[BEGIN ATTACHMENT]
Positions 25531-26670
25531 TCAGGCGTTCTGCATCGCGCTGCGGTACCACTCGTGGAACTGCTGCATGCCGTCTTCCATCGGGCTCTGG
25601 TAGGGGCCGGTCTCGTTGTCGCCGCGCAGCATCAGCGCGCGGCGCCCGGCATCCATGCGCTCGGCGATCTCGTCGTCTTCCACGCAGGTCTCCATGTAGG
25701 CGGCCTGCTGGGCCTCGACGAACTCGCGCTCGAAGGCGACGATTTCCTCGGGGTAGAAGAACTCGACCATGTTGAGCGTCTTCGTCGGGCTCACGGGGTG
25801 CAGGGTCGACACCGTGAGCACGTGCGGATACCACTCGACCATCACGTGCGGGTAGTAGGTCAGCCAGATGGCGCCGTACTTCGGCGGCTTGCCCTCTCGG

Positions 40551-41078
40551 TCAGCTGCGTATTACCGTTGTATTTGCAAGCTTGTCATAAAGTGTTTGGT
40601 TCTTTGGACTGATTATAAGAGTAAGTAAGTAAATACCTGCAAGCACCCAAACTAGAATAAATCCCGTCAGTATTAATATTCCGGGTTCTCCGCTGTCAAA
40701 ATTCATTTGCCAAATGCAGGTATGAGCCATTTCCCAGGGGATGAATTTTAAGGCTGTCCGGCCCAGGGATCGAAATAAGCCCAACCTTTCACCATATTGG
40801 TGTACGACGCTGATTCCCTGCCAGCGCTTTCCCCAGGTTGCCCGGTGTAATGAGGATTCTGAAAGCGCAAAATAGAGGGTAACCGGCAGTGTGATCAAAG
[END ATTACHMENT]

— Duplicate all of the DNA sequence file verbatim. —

Positions 25531-26670
25531 TCAGGCGTTCTGCATCGCGCTGCGGTACCACTCGTGGAACTGCTGCATGCCGTCTTCCATCGGGCTCTGG
25601 TAGGGGCCGGTCTCGTTGTCGCCGCGCAGCATCAGCGCGCGGCGCCCGGCATCCATGCGCTCGGCGATCTCGTCGTCTTCCACGCAGGTCTCCATGTAGG
25701 CGGCCTGCTGGGCCTCGACGAACTCGCGCTCGAAGGCGACGATTTCCTCGGGGTAGAAGAACTCGACCATGTTGAGCGTCTTCGTCGGGCTCACGGGGTG
25801 CAGGGTCGACACCGTGAGCACGTGCGGATACCACTCGACCATCACGTGCGGGTAGTAGGTCAGCCAGATGGCGCCGTACTTCGGCGGCTTGCCCTCTCGG

Positions 40551-41078
40551 TCAGCTGCGTATTACCGTTGTATTTGCAAGCTTGTCATAAAGTGTTTGGT
40601 TCTTTGGACTGATTATAAGAGTAAGTAAGTAAATACCTGCAAGCACCCAAACTAGAATAAATCCCGTCAGTATTAATATTCCGGGTTCTCCGCTGTCAAA
40701 ATTCATTTGCCAAATGCAGGTATGAGCCATTTCCCAGGGGATGAATTTTAAGGCTGTCCGGCCCAGGGATCGAAATAAGCCCAACCTTTCACCATATTGG
40801 TGTACGACGCTGATTCCCTGCCAGCGCTTTCCCCAGGTTGCCCGGTGTAATGAGGATTCTGAAAGCGCAAAATAGAGGGTAACCGGCAGTGTGATCAAAG